CBS Boston 26 August 2019
Family First Comment: “A chocolate labeled as 10 milligrams of THC could have far more and send someone to the emergency room with hallucinations.”
How much marijuana is really in that pot brownie? Chocolate can throw off potency tests so labels aren’t always accurate, and now scientists are trying to figure out why.
In states where marijuana is legal, pot comes in cookies, mints, gummies, protein bars — even pretzels. These commercial products are labeled with the amount of high-inducing THC. That helps medical marijuana patients get the desired dose and other consumers attune their buzz.
But something about chocolate, chemists say, seems to interfere with potency testing. A chocolate labeled as 10 milligrams of THC could have far more and send someone to the emergency room with hallucinations.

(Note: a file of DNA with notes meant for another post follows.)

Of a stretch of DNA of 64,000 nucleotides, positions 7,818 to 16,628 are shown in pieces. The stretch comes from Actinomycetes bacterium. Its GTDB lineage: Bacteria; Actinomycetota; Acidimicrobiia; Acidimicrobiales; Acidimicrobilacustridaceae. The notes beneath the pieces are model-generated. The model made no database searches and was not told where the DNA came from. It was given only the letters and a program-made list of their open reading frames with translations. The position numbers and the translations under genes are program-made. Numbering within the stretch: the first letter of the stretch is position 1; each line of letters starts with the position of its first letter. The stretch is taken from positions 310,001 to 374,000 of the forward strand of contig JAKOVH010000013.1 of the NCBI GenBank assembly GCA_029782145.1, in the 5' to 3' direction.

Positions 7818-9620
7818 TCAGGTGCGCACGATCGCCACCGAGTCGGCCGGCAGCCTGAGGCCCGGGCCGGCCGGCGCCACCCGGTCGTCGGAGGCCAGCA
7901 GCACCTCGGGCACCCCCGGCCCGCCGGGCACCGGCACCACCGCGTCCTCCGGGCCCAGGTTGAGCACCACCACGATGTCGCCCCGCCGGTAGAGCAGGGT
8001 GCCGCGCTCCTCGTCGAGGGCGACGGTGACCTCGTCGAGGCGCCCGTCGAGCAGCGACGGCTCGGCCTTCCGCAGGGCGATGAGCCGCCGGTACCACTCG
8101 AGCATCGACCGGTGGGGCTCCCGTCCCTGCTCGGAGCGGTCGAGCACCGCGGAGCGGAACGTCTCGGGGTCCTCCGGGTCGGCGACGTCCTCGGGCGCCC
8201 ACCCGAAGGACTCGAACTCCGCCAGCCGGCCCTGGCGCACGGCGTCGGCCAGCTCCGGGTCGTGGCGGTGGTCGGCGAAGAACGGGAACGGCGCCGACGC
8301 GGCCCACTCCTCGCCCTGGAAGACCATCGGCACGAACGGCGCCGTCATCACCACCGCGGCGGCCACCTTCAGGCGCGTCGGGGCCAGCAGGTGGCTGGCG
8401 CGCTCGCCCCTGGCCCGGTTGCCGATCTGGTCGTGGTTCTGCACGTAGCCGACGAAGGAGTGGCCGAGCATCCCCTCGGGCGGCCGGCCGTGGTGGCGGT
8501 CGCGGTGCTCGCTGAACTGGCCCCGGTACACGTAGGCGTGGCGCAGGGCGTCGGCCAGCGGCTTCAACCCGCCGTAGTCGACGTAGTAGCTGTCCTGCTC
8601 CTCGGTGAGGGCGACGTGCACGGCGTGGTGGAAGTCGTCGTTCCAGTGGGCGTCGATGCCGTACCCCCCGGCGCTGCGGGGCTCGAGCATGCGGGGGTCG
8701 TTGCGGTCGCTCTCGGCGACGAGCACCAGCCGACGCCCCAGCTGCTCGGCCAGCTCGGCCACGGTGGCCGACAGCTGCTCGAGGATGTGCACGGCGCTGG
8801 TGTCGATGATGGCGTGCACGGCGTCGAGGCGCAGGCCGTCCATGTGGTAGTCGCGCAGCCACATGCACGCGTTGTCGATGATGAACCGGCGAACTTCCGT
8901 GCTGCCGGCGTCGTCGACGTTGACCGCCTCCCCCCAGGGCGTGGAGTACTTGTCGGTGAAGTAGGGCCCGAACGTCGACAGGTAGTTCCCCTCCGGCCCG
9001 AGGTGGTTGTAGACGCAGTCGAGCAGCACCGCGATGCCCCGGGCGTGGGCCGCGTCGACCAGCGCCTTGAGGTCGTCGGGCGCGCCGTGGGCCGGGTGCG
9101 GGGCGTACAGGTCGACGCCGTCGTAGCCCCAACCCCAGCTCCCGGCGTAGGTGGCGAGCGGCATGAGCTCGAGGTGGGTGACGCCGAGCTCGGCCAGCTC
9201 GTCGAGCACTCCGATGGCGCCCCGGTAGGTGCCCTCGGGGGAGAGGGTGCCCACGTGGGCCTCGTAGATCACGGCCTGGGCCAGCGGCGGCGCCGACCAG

The latest research on chocolate, to be presented at a San Diego meeting this week, is one example of chemistry’s growing role in the marijuana industry. Besides chocolate’s quirks, chemists are working on extending shelf life, mimicking marijuana’s earthy aroma and making products safer.
The marijuana business is at a crossroads in its push for legitimacy. The federal government still considers marijuana illegal, yet more than 30 U.S. states allow it for at least medical use. Even in those states, there are no recognized standard methods for testing products for safety and quality.
Chemists working for marijuana companies and testing labs are developing those standards and some are legally protecting their ideas.
READ MORE: https://boston.cbslocal.com/2019/08/26/marijuana-chocolate-pot-brownies-potency-labels/